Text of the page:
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How OpenAI Could Shape the Next Wave of Collaborative Platforms

The basic functionality of collaboration platforms hasn’t fundamentally changed since the pandemic started. These platforms enable video conferencing with desktop sharing and text chat, which added up to a reasonable facsimile of in-person collaboration — and while that’s good enough to keep teams working in concert across physical distances, is that all there is to the collaboration platform experience?

Enter Copilot. Microsoft took the lead in promoting the idea of a new wave of collaboration, where AI assistants let people prioritize which meetings they attend, how they will follow up on action items generated in those meetings, and how to use those meetings’ output in future work. That’s promising for the many knowledge workers who are meetinged-out on a daily basis — the output and follow-up to meetings may change but the collaboration experience of chatting, sharing assets and appearing via video is basically the same. The Copilot approach promises a new relationship to that experience, as well as a gain in productivity.

But now, Microsoft’s high-profile AI partner, OpenAI, seems to be making moves to grab its own share of the enterprise business, with the potential to change the meeting experience. OpenAI clearly is targeting the enterprise; last year, the company released ChatGPT Enterprise for which it now claims 600,000 users, capturing customers at 93% of the Fortune 500.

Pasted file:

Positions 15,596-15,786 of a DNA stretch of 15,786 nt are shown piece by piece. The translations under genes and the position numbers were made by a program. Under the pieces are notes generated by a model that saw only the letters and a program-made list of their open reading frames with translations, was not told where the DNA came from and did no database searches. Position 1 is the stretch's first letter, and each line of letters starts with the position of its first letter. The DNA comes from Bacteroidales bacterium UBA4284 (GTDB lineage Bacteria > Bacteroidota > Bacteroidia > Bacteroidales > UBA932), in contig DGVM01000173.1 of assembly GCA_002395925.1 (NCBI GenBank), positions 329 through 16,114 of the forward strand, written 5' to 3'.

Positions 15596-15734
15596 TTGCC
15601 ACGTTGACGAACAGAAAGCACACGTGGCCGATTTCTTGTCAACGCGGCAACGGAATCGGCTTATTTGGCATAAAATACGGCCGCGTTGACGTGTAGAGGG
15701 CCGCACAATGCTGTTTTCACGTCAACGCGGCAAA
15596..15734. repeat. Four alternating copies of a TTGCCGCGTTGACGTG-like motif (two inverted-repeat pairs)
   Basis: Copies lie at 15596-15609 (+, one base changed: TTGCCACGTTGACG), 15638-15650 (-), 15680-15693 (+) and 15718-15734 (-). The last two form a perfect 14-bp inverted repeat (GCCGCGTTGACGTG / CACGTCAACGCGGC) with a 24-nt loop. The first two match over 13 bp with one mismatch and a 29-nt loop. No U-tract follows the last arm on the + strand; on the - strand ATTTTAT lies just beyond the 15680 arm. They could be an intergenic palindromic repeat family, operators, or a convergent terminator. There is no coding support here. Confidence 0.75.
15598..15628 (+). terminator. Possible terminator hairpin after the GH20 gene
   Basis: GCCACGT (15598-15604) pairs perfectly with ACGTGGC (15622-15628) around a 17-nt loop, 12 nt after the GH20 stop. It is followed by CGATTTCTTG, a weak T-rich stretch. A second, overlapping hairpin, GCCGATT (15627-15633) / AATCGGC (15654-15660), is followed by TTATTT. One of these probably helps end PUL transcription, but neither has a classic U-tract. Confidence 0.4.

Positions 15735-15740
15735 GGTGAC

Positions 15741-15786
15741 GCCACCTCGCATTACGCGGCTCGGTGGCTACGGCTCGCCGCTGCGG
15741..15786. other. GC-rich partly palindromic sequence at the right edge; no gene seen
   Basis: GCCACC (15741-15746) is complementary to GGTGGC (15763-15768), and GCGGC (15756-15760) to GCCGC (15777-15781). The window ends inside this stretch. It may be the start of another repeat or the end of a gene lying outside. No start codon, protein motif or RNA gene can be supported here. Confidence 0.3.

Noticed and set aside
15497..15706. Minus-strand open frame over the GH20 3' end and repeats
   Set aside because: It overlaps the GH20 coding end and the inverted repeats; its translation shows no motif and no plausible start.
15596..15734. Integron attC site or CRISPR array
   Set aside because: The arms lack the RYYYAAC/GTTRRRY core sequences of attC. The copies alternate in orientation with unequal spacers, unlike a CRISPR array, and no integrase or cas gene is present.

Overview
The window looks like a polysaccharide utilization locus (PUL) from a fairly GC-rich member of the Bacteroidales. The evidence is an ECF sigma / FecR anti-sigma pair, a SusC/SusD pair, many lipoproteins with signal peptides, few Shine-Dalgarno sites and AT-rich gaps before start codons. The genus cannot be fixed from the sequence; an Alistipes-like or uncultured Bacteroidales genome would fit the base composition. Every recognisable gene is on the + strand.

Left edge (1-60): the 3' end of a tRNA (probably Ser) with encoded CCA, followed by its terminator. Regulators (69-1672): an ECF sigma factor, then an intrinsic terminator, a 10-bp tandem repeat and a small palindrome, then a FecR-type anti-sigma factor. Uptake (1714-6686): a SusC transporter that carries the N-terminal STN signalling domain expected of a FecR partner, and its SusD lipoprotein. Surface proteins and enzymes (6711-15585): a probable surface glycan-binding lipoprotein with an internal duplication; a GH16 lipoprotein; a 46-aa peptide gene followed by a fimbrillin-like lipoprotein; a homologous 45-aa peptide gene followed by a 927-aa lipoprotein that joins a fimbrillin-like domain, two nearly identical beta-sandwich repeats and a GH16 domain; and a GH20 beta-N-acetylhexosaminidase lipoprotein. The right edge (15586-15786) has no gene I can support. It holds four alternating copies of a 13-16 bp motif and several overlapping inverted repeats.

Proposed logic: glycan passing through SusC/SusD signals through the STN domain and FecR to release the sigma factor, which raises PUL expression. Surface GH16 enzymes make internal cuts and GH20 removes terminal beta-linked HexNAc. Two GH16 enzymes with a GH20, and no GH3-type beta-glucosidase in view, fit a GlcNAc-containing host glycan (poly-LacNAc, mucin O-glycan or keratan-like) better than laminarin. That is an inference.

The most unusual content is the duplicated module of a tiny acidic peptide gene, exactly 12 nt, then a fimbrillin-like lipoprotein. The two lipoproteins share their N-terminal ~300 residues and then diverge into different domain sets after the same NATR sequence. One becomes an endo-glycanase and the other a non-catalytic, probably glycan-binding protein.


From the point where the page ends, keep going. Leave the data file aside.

Then this week OpenAI acquired a videoconferencing startup, Multi. The move has led to speculation that the company may be looking to embed collaboration capabilities within ChatGPT. The question is whether they’ll actually try to fundamentally change the collaboration experience. Multi definitely doesn’t talk about videoconferencing the way that most companies in our space do. They describe the experience as “multiplayer,” linking it to the gaming paradigm rather than boring old work meetings. They describe themselvesas “people who hate meetings too.”

The Multi tool (which is being shut down in July with the OpenAI acquisition) is optimized for software developers’ collaboration, with an emphasis on screen sharing; the video capabilities were OEMed from Zoom. That leaves open the possibility that this is a niche play by OpenAI.

But enhanced document collaboration is a use case for teams beyond software developers, and blending this capability with AI-driven functions like summarization and then potentially linking it to one of the leading LLMs could offer a new kind of experience, one that focuses on the piece of work that everyone’s collaborating on, and does so with a new level of functionality.

Of course, not every meeting is about a document. Some meetings are just people talking—and often those are the ones we most want to avoid. So the current model of helping people manage the role of meetings in their work life will continue to be as important as the emerging areas of focus on screensharing and video.

So where does that leave plain old video service? Do we really need meeting equity and AI directors to continue refining the experience, to get closer to the “next best thing to being there?” I think we do, because as the meeting experience continues to mature, any element of it that seems outdated will stand out more. In the end, collaboration is a multifaceted experience, and technology can help in multiple ways.